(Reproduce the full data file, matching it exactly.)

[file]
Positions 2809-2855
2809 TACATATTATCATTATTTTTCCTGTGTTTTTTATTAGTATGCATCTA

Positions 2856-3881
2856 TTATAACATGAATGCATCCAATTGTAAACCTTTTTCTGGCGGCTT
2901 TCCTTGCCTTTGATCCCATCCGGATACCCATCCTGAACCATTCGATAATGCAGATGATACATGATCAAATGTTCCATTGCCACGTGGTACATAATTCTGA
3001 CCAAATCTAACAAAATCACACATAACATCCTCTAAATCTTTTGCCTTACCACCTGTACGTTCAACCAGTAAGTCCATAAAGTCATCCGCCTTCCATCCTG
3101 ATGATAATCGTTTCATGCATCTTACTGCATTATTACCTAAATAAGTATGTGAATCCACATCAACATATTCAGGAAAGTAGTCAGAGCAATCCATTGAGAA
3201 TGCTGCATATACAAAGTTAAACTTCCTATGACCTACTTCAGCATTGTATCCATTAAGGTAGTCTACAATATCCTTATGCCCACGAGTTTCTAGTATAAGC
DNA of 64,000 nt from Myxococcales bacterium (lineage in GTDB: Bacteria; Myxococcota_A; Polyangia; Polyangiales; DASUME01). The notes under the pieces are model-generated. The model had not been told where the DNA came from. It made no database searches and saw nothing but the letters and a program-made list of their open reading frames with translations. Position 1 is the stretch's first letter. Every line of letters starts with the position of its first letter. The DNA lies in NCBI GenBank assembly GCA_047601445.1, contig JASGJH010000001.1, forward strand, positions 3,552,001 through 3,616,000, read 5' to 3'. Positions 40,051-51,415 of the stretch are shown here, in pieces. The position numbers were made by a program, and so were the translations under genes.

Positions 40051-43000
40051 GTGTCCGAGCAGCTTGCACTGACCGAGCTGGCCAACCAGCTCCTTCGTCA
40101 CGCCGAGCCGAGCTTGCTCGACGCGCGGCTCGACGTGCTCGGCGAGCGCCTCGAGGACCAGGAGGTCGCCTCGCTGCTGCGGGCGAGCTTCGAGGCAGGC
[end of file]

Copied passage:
Positions 2809-2855
2809 TACATATTATCATTATTTTTCCTGTGTTTTTTATTAGTATGCATCTA

Positions 2856-3881
2856 TTATAACATGAATGCATCCAATTGTAAACCTTTTTCTGGCGGCTT
2901 TCCTTGCCTTTGATCCCATCCGGATACCCATCCTGAACCATTCGATAATGCAGATGATACATGATCAAATGTTCCATTGCCACGTGGTACATAATTCTGA
3001 CCAAATCTAACAAAATCACACATAACATCCTCTAAATCTTTTGCCTTACCACCTGTACGTTCAACCAGTAAGTCCATAAAGTCATCCGCCTTCCATCCTG
3101 ATGATAATCGTTTCATGCATCTTACTGCATTATTACCTAAATAAGTATGTGAATCCACATCAACATATTCAGGAAAGTAGTCAGAGCAATCCATTGAGAA
3201 TGCTGCATATACAAAGTTAAACTTCCTATGACCTACTTCAGCATTGTATCCATTAAGGTAGTCTACAATATCCTTATGCCCACGAGTTTCTAGTATAAGC
DNA of 64,000 nt from Myxococcales bacterium (lineage in GTDB: Bacteria; Myxococcota_A; Polyangia; Polyangiales; DASUME01). The notes under the pieces are model-generated. The model had not been told where the DNA came from. It made no database searches and saw nothing but the letters and a program-made list of their open reading frames with translations. Position 1 is the stretch's first letter. Every line of letters starts with the position of its first letter. The DNA lies in NCBI GenBank assembly GCA_047601445.1, contig JASGJH010000001.1, forward strand, positions 3,552,001 through 3,616,000, read 5' to 3'. Positions 40,051-51,415 of the stretch are shown here, in pieces. The position numbers were made by a program, and so were the translations under genes.

Positions 40051-43000
40051 GTGTCCGAGCAGCTTGCACTGACCGAGCTGGCCAACCAGCTCCTTCGTCA
40101 CGCCGAGCCGAGCTTGCTCGACGCGCGGCTCGACGTGCTCGGCGAGCGCCTCGAGGACCAGGAGGTCGCCTCGCTGCTGCGGGCGAGCTTCGAGGCAGGC